Team McCallum

R&D for Lifetime of Life

Kids expectation predicts grades.

Professor Lisa J Crockett and Sarah J Beal followed over 300 US students from an average age of 15 until early adulthood to see what factors predicted their educational achievement. They found that what the students’ expected to get and their occupational desires, plus their non-work extracurricular activites were the keys.

Part-time work was not associated with educational achievement, possibly because it was viewed simply as a means of making some money.

Volunteering was not a predictor either.

Destructive behaviour including substance abuse and delinquency was tied to lower educational achievement.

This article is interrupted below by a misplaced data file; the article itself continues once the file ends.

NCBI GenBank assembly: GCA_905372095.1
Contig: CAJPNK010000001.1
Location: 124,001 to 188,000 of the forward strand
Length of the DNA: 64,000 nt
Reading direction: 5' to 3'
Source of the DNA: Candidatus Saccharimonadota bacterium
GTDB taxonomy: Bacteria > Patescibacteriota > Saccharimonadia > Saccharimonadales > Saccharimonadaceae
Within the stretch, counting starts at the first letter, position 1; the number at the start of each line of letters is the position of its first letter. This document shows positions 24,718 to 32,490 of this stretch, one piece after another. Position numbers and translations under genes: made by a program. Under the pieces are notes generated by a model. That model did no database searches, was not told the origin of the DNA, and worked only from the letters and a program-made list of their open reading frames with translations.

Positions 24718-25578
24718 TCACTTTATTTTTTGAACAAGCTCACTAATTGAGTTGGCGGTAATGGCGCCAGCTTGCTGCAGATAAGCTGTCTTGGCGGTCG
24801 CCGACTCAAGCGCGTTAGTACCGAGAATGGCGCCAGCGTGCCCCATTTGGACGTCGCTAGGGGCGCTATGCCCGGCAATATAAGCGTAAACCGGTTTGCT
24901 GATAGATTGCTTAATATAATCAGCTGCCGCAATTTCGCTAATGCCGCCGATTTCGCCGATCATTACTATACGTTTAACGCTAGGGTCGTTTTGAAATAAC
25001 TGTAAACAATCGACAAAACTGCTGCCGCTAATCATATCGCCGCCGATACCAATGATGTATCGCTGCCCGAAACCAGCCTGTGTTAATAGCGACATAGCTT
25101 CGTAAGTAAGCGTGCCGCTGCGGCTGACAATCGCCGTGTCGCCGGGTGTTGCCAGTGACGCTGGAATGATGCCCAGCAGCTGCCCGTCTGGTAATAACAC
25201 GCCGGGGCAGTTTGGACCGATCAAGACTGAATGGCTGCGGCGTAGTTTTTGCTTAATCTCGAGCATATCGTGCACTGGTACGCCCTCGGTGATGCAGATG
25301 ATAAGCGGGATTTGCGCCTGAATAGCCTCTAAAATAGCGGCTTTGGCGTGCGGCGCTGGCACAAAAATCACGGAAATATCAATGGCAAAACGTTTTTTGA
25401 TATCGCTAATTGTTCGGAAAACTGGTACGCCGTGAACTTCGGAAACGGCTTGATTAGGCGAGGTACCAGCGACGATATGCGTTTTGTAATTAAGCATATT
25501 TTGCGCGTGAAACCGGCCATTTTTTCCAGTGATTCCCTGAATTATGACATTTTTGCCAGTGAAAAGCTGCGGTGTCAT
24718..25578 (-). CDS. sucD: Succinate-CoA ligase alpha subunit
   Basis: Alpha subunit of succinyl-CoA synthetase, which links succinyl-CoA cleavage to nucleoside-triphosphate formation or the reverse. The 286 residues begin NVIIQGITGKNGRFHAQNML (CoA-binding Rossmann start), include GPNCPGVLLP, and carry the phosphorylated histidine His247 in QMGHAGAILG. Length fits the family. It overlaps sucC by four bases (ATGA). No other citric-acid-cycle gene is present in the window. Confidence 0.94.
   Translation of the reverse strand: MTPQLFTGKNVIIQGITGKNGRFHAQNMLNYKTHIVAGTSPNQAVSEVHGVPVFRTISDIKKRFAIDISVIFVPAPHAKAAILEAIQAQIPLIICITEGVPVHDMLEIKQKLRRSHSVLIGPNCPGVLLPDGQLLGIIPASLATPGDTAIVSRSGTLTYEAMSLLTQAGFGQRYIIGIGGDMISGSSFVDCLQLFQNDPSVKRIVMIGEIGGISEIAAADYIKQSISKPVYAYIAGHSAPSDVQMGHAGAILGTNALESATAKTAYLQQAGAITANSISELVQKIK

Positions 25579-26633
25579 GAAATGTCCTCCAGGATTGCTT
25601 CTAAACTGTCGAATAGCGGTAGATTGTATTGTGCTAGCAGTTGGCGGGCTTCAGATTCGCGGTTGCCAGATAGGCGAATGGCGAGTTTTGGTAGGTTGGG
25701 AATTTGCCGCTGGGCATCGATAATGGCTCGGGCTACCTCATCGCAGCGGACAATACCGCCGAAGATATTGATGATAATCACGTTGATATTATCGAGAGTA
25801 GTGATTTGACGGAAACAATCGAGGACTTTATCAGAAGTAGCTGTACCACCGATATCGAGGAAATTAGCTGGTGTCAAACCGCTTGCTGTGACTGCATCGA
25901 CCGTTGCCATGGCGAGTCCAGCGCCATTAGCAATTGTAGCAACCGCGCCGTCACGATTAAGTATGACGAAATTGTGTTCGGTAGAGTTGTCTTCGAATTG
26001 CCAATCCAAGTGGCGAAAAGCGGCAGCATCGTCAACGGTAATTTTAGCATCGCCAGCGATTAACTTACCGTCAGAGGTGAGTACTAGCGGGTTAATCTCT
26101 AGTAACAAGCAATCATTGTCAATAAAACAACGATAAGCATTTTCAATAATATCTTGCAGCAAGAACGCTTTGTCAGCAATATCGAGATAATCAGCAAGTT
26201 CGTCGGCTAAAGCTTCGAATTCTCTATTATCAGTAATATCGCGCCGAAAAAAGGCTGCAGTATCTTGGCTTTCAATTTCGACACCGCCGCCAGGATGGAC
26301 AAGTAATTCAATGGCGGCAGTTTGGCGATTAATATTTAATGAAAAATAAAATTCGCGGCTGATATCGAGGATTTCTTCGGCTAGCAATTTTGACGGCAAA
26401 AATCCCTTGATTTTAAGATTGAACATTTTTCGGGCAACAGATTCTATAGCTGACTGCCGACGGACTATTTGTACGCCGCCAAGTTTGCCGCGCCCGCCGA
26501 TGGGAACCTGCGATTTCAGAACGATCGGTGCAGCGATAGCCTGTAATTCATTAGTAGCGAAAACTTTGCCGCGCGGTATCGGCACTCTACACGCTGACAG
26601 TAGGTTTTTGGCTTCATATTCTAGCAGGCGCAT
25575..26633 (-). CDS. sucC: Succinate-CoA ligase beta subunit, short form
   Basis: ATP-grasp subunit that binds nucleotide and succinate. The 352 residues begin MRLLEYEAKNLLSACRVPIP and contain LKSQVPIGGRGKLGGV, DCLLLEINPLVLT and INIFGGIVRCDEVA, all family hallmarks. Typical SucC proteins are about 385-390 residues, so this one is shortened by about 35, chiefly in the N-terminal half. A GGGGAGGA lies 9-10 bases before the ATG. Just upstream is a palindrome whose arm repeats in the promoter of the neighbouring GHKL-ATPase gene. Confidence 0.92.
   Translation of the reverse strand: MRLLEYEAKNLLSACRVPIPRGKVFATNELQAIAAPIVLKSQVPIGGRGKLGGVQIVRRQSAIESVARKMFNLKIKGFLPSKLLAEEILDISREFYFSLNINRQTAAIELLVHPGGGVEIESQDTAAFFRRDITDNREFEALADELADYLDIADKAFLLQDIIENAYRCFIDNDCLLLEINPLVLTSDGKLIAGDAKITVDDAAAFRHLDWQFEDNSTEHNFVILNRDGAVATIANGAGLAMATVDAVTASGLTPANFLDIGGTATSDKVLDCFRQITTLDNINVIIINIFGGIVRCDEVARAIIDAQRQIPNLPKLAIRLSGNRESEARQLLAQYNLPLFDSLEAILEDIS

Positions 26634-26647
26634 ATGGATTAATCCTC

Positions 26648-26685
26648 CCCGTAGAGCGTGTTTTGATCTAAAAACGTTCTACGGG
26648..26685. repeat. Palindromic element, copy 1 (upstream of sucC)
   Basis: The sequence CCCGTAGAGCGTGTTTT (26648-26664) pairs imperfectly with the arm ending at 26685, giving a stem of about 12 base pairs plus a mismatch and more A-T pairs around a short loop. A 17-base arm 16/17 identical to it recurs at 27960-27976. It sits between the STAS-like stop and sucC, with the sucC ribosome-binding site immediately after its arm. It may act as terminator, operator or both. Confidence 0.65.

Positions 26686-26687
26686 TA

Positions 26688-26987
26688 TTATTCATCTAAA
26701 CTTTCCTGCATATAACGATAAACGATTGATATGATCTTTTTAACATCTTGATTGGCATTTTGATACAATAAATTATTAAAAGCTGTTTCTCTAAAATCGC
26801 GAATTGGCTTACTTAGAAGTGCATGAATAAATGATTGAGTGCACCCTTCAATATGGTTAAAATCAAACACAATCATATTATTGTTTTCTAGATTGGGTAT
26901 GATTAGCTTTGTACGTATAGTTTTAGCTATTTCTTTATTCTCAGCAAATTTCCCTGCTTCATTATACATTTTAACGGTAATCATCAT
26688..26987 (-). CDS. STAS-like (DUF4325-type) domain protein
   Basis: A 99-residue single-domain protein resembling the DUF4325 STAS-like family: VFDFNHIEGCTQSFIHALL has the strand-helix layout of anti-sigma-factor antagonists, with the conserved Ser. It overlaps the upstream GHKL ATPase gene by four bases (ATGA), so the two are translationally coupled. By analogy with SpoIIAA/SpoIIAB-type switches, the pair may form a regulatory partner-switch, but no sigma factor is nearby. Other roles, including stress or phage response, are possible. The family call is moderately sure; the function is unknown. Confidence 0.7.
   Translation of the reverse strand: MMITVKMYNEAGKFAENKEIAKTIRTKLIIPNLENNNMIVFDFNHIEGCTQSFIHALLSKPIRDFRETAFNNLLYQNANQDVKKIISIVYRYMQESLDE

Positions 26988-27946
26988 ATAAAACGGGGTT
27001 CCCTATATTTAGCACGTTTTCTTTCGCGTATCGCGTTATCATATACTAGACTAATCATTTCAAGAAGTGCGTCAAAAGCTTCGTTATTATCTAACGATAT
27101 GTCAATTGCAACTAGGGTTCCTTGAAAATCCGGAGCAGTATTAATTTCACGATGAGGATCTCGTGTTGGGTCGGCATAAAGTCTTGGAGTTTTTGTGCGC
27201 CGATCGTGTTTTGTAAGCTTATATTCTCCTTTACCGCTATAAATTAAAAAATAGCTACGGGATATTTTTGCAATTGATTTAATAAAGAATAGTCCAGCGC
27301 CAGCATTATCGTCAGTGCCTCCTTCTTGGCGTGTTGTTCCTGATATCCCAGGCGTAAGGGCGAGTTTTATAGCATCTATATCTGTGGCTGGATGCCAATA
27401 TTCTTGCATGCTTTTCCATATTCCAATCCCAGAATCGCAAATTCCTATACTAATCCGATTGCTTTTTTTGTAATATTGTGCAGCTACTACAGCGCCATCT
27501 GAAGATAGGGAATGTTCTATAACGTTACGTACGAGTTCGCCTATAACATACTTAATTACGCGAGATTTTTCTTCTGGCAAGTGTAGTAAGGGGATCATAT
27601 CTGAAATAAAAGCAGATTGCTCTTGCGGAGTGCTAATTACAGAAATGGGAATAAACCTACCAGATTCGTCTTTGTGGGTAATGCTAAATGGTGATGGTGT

The particular type of social extra-curricular activity was not important.  However, the authors suggest that the teenagers’ aspirations might influence their choice of activity, in turn feeding back in to their achievement.

So what the kids expect, and participate in, counts towards what they achieve.

The research was published in Developmental Psychology.


November 3, 2010 - Posted by | Learning, Psychology, Success

No comments yet.

Leave a Reply

Fill in your details below or click an icon to log in: Logo

You are commenting using your account. Log Out /  Change )

Google+ photo

You are commenting using your Google+ account. Log Out /  Change )

Twitter picture

You are commenting using your Twitter account. Log Out /  Change )

Facebook photo

You are commenting using your Facebook account. Log Out /  Change )


Connecting to %s

%d bloggers like this: